"The Joy of Less" by Francine Jay, I'm struck with the weight of our stuff. We are taught from childhood to trade ourselves for items we don't need, whether for their use or beauty. Jay talks about "the freedom of living with just 'enough' to meet our needs."
We covet things, save to exchange our lives for them (time=money), and fill our homes with them. Then we have to clean and maintain them, push them around to make room among our other stuff, store them when we're weary of them, and finally dispose of them. (Or if we're unwilling to do that, our kids or executors are stuck with the chore.)
The first time I remember distinguishing between the beauty that enhances my life and a house full of "pretty things," I was listening to professional organizer Peter Walsh. He was trying to explain to a hoarder that precious items should have a place of honor. That every thing was not important or worth keeping. But in the blank expression and distress on the person's face, I saw the same initial incomprehension I was feeling. Wasn't all the stuff I had pleasing to me? Useful? Or at least pretty?
As a follower of Christ, I'm obligated to keep my heart free from the love of acquisition. I'm not permitted to tie myself greedily to things. Jay asks in her book, "If someone offered you a great job [/ministry] if you could move across the country in 3 days, how would you respond?"
Would you or I:
- leap at the opportunity, thank God, and pack a few boxes?
- spend sleepless nights and days packing and sorting ... and fretting?
- decline because there's too much stuff to consider moving?
I had to think about that. This month, God has brought one thing after another along to encourage and help keep me moving. Some evenings there is more on the floor than I started with. The heaps of things turned out of drawers and surfaces come and go.
|Bathroom during cleanup|
(I love to read in the tub; I hate to
store exercise clothing in the closet)
(books put away; clothing
hung on hooks, ready to use)
I've barely started but the weight is lifting. This home took 35 years to fill. Four children have grown up here and their residue lurks in the basement along with other forgotten treasures and junk.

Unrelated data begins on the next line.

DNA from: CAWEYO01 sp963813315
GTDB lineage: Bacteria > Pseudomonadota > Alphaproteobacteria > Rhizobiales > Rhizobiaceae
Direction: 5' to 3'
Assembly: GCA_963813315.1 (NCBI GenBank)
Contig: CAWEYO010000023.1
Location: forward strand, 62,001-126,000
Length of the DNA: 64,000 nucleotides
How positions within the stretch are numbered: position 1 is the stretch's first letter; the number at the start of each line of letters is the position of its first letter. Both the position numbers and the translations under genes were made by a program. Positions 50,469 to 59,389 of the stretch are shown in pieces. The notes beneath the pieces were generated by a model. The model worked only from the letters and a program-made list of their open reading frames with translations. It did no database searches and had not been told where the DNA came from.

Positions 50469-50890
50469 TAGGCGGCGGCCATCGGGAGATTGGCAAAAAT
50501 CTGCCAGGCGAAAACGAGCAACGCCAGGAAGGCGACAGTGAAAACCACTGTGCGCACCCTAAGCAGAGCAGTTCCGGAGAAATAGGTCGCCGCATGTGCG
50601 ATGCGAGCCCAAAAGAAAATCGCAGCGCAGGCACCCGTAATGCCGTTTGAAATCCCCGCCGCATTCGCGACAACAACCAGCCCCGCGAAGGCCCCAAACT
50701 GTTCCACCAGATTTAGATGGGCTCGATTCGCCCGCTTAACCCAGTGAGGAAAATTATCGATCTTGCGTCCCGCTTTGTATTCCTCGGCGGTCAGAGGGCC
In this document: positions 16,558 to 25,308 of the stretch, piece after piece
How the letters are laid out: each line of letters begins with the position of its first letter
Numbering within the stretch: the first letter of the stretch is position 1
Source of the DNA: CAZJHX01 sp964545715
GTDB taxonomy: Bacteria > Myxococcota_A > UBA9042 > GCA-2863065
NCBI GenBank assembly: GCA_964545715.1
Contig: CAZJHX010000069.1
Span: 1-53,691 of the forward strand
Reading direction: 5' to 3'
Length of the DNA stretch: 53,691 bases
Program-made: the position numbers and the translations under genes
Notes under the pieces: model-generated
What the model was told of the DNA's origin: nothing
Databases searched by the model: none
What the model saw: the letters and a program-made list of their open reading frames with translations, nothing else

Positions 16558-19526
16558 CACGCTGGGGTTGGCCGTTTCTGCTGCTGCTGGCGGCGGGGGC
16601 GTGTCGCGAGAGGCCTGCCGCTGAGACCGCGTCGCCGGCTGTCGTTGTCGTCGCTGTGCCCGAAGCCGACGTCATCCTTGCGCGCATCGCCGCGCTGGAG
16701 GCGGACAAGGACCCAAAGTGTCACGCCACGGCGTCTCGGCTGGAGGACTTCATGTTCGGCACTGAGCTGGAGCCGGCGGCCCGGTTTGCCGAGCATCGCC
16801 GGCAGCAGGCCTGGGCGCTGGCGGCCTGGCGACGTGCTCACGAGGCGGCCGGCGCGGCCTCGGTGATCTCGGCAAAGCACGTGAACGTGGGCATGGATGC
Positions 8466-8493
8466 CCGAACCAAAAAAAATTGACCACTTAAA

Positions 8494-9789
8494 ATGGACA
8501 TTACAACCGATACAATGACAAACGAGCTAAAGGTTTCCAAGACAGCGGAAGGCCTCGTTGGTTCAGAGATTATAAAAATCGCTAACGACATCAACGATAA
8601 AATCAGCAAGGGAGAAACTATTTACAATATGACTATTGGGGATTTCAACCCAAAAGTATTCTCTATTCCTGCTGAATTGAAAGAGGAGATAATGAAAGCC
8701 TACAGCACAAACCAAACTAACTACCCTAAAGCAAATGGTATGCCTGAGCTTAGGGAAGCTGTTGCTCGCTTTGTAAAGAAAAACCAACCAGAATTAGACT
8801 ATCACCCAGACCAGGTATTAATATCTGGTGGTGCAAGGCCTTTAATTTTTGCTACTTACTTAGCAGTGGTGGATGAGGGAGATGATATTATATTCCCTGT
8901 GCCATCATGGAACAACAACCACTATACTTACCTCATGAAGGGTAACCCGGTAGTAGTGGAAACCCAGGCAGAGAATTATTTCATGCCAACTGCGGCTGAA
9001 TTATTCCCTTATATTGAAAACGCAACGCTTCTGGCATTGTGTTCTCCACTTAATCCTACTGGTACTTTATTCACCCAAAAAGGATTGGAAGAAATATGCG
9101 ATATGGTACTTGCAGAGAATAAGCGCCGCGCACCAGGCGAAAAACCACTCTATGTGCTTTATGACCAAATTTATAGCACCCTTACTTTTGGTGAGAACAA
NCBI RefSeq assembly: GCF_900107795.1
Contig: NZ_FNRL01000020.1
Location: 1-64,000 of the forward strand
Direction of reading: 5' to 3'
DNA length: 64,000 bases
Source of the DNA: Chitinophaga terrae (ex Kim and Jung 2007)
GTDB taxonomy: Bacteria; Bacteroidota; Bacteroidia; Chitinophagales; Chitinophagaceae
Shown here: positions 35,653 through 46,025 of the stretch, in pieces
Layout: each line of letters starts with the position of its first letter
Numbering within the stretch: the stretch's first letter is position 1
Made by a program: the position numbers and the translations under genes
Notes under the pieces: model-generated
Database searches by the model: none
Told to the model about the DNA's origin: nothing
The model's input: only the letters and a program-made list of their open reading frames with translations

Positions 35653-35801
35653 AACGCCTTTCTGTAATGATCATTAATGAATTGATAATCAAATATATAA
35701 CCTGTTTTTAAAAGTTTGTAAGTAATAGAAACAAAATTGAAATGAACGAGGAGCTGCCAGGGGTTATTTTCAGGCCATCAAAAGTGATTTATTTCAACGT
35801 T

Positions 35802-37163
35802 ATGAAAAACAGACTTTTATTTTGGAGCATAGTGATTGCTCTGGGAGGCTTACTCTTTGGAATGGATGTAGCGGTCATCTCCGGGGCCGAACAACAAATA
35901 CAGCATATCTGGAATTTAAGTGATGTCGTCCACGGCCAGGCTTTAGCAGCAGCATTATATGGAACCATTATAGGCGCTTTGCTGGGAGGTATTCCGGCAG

How would I think I can sort and free myself from the clutches of memorial waste in a month, baring a catastrophe? I can watch people lose everything in an instant via BBC and Japan News. On my monitor, people run from war and floods and earthquakes with only their clothing and a small sack of belongings. Why do we think that could never happen to us? That we could never live without our possessions?
In contrast to the things we've been trained to value, what does God tell us to fill our lives with? Truth, wisdom, discipline, good judgment, relationships. Those cannot be taken from us by feast or famine. These things will remain.
Back to work, then!
*Get the truth and never sell it; also get wisdom, discipline, and good judgment. Proverbs 23:23
*God is wise in heart, and mighty in strength—who has resisted him, and succeeded? Job 9:4
*Do not store up for yourselves treasures on earth, where moths and vermin destroy, and where thieves break in and steal. But store up for yourselves treasures in heaven, where moths and vermin do not destroy, and where thieves do not break in and steal. For where your treasure is, there your heart will be also. Matthew 6:19-21 NIV
*Who indeed are you, a human being, to argue with God? Romans 9:20
Moravian Prayer: Mighty God, thank you for being available for us; forgive us when we fall and come short of your glory. Father, we ask for a fresh anointing on souls today, that we may experience your Holy presence in our lives. Amen.